The Sirens Night And Day

Our house is on the side of a hill which slopes down to the town centre. Below us to the left, just by the roundabout, is the North West Ambulance Service. Further down, at the bottom of the flyover, is the Police Station. Just up the hill opposite is the Fire Station, clearly visible from the kitchen window.  

Sounds from in and around the town centre come up to us with amazing clarity. Depending upon the prevailing wind, it can seem as though they’re coming from just a few hundred yards away.

As a result, we get to hear an awful lot of sirens, ululating, whining and wailing, both by night and by day. And, given the nature of the town in which we live, the police helicopter and the Air Ambulance helicopter are fairly frequent flyers overhead.

Do we mind these noises? No, not really. You get used to them - after a fashion - and you know that they’re necessary. Important warnings need to be noticed and heeded, even if some find them intrusive and inconvenient.

Yesterday morning, I spent a couple of hours with Mike Gilbert in Skipton, giving out tracts which he’d written for the occasion; they had an attractive poppy illustration on the front, and a serious gospel message on the back, in the style of a postcard home from a soldier at the Front.

Several people have spoken to me recently about how hard it is for the church in Clitheroe and Skipton, where prosperous people go about their business with no thought for their eternal destiny and where no one wants to listen to anything to do with the gospel.

Two hundred tracts went out out in far less time than it would have taken in most of the other places I’ve visited recently, along with supplementary tracts from Living Waters and lots of Salem Chapel leaflets. The only ‘opposition’ I encountered was from a man who tried to sell me a supposedly humorous magazine, filled, according to him, with dirty jokes, and a local Baptist, who suggested - rather sniffily - that tracts “should be all about love, that would be better than asking people whether they were good or not.” I suspect that he was not of the Reformed persuasion.

Later, in the café, we discussed yet again our strange reluctance to step outside the doors of the church these days, and the sad consequences of listening to those other kind of sirens: the sweet voices singing of the safety of staying within four walls, the wisdom of not wanting to upset anyone, the madness of using old methods that are no longer acceptable and quite probably illegal in this age of frightful persecution, when - who knows - we might all be dragged from our beds and taken off to the Tower without trial if we attract any attention to ourselves.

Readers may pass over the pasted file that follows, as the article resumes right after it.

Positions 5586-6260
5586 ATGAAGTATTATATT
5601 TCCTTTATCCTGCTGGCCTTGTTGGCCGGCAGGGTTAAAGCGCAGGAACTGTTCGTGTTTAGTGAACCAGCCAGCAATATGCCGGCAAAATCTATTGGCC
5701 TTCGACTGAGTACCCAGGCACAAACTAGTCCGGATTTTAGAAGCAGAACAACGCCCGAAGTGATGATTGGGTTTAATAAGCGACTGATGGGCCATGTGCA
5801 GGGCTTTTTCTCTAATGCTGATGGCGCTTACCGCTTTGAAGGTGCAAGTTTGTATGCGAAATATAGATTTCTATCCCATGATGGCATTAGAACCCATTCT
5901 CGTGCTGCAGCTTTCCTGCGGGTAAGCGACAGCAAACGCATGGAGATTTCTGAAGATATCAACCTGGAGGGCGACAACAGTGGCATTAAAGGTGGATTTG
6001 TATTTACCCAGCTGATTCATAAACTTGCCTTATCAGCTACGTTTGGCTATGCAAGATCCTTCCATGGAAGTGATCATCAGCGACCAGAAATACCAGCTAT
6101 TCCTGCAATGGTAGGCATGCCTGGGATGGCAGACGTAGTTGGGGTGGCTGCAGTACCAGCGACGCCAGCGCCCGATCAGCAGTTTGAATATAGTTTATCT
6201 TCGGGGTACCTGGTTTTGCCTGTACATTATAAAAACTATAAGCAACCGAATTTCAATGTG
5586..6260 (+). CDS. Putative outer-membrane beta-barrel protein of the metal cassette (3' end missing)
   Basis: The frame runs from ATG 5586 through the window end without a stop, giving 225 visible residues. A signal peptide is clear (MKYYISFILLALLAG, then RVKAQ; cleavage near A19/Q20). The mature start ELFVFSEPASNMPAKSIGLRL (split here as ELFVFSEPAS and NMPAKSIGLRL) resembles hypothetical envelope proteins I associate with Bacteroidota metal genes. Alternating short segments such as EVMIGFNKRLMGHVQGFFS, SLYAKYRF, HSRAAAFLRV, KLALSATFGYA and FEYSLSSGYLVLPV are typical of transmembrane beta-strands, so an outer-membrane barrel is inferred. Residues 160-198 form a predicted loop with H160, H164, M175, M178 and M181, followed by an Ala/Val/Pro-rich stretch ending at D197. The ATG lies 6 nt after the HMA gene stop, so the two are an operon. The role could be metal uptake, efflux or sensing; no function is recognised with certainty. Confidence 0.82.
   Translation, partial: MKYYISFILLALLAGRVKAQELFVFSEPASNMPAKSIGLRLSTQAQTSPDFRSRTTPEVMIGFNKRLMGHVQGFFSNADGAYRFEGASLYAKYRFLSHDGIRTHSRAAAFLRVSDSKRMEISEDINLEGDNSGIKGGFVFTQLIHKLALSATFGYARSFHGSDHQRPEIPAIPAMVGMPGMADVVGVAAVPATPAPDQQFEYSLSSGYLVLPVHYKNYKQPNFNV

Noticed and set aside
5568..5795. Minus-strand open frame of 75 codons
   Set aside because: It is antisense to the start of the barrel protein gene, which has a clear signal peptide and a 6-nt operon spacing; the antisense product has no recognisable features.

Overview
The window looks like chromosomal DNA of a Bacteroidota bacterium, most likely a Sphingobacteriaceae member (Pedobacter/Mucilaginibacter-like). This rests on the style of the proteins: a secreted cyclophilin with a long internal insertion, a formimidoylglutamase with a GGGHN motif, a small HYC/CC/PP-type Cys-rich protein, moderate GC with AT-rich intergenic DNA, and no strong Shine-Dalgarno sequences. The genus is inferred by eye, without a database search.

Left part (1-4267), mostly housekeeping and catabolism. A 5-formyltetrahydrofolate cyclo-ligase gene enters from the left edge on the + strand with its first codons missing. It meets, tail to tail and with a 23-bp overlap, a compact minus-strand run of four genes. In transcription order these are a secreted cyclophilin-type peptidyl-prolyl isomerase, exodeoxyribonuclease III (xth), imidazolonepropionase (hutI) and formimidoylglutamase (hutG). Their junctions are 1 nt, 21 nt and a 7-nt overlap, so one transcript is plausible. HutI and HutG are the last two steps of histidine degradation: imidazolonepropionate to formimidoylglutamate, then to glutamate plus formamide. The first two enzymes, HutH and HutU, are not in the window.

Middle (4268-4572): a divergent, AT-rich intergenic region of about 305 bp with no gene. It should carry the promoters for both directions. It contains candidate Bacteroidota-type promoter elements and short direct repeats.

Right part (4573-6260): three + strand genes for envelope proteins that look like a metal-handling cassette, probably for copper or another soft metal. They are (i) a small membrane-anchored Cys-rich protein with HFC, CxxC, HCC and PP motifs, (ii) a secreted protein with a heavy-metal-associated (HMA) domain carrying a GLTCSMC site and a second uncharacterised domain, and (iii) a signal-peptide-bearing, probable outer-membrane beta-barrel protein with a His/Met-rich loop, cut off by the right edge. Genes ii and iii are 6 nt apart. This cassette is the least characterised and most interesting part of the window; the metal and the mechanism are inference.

Colossians 1.28: “Him we proclaim, warning everyone and teaching everyone with all wisdom, that we may present everyone mature in Christ.”

John Gill comments.

Whom we preach.... Under the above considerations; as the riches, the glory, and the mystery of the Gospel; as the hope set before lost sinners to lay hold upon; as the only Saviour and Redeemer, by whose righteousness believers are justified, through whose blood their sins are pardoned, by whose sacrifice and satisfaction atonement is made, and in whose person alone is acceptance with God: Christ and him crucified, and salvation by him, were the subjects of the ministry of the apostles; on this they dwelt, and it was this which was blessed for the conversion of sinners, the edification of saints, the planting of churches, and the setting up and establishing the kingdom and interest of Christ: warning every man; of his lost state and condition by nature; of the wrath to come, and the danger he is in of it; of the terrors of the Lord, and of an awful judgment; showing sinners that they are unrighteous and unholy, that their nature is corrupt and impure, their best righteousness imperfect, and cannot justify them before God; that they stand guilty before him, and that destruction and misery are in all their ways; and therefore advise them to flee from the wrath to come, to the hope set before them in the Gospel.

Strangely enough, Gill doesn’t say anything about being careful not to annoy, disturb or dismay people in the process.

Paul writes: “Only let your manner of life be worthy of the gospel of Christ, so that whether I come and see you or am absent, I may hear of you that you are standing firm in one spirit, with one mind striving side by side for the faith of the gospel, and not frightened in anything by your opponents. This is a clear sign to them of their destruction, but of your salvation, and that from God.” (Philippians 1.27-28)

The sirens night and day may not sing sweetly in the ear; but it is sometimes necessary to sound the alarm, when you’re engaged in the serious business of saving lives.